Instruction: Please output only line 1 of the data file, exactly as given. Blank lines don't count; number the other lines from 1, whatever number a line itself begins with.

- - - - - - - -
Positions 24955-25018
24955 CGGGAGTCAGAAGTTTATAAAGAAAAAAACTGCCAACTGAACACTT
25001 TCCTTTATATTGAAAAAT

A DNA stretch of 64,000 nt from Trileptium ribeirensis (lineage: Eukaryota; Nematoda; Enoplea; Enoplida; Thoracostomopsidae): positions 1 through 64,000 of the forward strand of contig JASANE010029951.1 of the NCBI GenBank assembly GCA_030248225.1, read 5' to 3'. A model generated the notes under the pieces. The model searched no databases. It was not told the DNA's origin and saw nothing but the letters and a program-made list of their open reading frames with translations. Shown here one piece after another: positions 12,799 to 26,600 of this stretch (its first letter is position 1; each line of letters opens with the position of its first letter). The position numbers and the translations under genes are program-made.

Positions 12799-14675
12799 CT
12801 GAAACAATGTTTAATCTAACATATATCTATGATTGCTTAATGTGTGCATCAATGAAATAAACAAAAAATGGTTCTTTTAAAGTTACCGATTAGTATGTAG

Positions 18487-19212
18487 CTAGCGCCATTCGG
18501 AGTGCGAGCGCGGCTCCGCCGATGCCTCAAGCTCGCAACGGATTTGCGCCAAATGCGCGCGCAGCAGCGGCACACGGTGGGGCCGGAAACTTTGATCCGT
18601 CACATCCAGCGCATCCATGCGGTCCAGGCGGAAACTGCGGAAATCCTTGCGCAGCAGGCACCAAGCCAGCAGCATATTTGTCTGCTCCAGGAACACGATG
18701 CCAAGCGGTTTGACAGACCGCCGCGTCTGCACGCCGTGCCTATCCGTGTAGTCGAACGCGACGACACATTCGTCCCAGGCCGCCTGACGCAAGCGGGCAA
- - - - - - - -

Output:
Positions 24955-25018